Further studies have included development of a body-condition scoring system, photo-ageing data that estimates the age of wild addax based on horn shape and length, anesthesia protocols, age of sexual maturity in male addax, behavior and habitat use, as well as genetics.

A bevy of research projects related to addax have been conducted at Fossil Rim over the years. One study dealt with photo-ageing data that could be used to estimate the age of wild addax based on horn shape and length.

“The resource that Fossil Rim has always been able to provide are the animals,” he said. “We have these large herds on sizable tracts of land behaving ‘normally,’ and this is an opportunity to study them and hopefully learn important things about how they live. That will ultimately enable us to help other facilities that house addax and potentially aid wild addax, as well.”

Fossil Rim has always worked with a number of organizations and the private sector where addax are concerned. We have shared management techniques with facilities that manage addax, and we are a participant in the Source Population Alliance, which breeds addax as a priority species.

The Environmental Agency – Abu Dhabi (EAD) is beginning to reintroduce addax in Chad on the heels of its successful scimitar-horned oryx reintroduction project. There may be potential for U.S. and European zoos and wildlife facilities to contribute addax to the reintroduction, just as a number of them did regarding the oryx.

If so, Fossil Rim staff is optimistic that the facility will commit animals toward the reintroduction project. This blog post from Fossil Rim Associate Veterinarian Dr. Julie Swenson actually chronicles her January 2020 journey to Chad with Eyres to release a pilot group of 15 addax from the EAD into Chad: https://tinyurl.com/rfn6no8.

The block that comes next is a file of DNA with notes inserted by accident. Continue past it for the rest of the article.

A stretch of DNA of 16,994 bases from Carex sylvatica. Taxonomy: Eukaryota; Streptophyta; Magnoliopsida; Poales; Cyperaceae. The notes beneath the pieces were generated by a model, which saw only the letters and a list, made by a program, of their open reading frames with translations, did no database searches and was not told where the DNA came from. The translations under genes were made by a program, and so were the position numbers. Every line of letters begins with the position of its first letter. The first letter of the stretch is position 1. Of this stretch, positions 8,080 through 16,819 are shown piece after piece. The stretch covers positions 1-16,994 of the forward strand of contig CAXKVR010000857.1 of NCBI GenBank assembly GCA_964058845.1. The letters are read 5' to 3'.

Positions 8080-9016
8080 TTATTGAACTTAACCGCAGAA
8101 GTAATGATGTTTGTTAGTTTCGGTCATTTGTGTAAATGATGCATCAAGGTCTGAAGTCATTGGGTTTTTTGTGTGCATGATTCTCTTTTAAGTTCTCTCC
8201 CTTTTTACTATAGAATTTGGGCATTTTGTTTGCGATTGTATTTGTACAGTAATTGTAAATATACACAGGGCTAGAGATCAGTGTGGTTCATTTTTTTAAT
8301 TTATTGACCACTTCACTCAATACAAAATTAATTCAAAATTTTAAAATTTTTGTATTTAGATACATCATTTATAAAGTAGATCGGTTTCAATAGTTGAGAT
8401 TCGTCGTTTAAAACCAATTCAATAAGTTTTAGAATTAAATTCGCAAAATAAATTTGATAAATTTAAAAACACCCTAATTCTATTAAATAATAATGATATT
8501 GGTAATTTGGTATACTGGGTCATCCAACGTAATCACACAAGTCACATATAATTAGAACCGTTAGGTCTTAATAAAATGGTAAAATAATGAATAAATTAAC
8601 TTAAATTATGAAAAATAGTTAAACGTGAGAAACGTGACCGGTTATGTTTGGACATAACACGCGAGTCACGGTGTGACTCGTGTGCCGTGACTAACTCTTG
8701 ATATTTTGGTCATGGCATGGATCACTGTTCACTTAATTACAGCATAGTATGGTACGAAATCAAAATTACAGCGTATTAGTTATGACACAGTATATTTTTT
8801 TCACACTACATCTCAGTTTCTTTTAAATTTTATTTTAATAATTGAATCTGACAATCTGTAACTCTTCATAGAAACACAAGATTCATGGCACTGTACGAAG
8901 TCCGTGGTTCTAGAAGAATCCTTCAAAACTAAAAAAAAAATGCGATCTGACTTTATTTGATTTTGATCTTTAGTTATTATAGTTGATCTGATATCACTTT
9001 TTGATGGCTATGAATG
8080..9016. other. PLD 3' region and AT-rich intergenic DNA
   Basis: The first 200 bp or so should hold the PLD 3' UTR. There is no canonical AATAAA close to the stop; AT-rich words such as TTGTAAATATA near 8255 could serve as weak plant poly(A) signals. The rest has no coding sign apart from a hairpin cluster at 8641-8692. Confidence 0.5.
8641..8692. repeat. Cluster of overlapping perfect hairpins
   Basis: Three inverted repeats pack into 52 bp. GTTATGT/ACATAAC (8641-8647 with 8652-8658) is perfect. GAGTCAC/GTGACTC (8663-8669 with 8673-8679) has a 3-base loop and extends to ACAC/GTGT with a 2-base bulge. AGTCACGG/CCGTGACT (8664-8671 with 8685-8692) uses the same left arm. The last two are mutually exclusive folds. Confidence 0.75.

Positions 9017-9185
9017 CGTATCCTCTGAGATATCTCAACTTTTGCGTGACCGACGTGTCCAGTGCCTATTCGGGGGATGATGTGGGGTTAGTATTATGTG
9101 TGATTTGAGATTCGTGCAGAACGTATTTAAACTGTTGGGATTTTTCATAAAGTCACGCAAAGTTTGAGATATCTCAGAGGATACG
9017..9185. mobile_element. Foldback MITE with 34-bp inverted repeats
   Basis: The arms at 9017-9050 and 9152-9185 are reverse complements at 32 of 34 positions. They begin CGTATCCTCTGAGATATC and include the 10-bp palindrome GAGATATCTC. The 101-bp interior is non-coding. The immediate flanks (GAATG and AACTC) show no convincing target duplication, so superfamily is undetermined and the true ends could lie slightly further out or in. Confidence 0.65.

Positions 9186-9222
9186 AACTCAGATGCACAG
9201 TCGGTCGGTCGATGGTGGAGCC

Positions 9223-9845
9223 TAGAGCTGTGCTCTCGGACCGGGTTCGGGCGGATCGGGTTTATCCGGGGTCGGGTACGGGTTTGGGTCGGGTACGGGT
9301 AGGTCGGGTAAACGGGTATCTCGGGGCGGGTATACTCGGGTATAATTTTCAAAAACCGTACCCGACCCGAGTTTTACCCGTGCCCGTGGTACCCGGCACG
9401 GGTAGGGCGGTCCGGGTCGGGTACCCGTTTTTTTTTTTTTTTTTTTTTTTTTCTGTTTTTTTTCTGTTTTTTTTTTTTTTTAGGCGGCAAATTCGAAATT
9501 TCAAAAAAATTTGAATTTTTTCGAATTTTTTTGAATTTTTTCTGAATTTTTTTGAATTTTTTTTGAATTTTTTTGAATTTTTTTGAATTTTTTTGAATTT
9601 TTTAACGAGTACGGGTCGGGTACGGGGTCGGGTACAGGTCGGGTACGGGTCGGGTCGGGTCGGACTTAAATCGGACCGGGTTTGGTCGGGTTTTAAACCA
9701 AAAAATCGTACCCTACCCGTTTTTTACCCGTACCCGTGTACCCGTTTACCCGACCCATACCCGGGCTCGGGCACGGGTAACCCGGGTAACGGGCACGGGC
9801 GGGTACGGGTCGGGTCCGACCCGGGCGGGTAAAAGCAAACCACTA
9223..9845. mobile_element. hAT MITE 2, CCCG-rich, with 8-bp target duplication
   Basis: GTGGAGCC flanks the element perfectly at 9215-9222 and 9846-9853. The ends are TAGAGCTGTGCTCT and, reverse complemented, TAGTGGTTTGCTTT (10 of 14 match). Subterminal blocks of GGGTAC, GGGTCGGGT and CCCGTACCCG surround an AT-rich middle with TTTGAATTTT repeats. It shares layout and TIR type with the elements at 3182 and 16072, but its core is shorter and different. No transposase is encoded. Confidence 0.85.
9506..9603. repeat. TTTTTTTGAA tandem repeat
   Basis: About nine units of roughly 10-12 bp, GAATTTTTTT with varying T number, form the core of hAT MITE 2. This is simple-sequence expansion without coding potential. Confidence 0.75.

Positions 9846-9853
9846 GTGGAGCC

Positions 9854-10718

“Through the Sahara Conservation Fund and the EAD, Fossil Rim has been very honored to participate in these projects,” Eyres said. “The release of addax in January 2020 was a monumental achievement for the conservation of this species and will hopefully be the beginning of their comeback in the wild.”

Fossil Rim Director of Animal Care Adam Eyres and Associate Veterinarian Dr. Julie Swenson traveled to Chad in January 2020 to assist in the release of a pilot group of 15 addax into the wild. This was the first step in what will be a multiphase reintroduction over several years.

At Fossil Rim, we try to keep the public informed of addax conservation and the work we are doing for the species. Guests can take guided tours and hear about all aspects of addax conservation, plus those who visit in their own vehicles are able to utilize our website and social media to learn more about this critically endangered species. The tours, marketing, and education departments all emphasize the importance of addax within the Fossil Rim collection.

“To some, the addax is just a fun animal to have come up to the car and provide feed for when you are visiting,” he said. “But, the more you learn about this species, the more you recognize that it is an incredibly well-adapted animal that is capable of living in one of the harshest environments on Earth.”

Fossil Rim was also honored to win this award in regard to its cheetah program in 2019 and its Attwater’s prairie chicken program in 2017.

“ZAA recognizes the exceptional efforts of our institutions that have reached significant propagation goals and have dedicated outstanding commitment to a single species,” the organization said. “This award recognizes any species, whether common or endangered, where the institution has produced long-term success in establishing the husbandry results for breeding while showing commitment to sustainability of the species.”

-Tye Chandler, Marketing Associate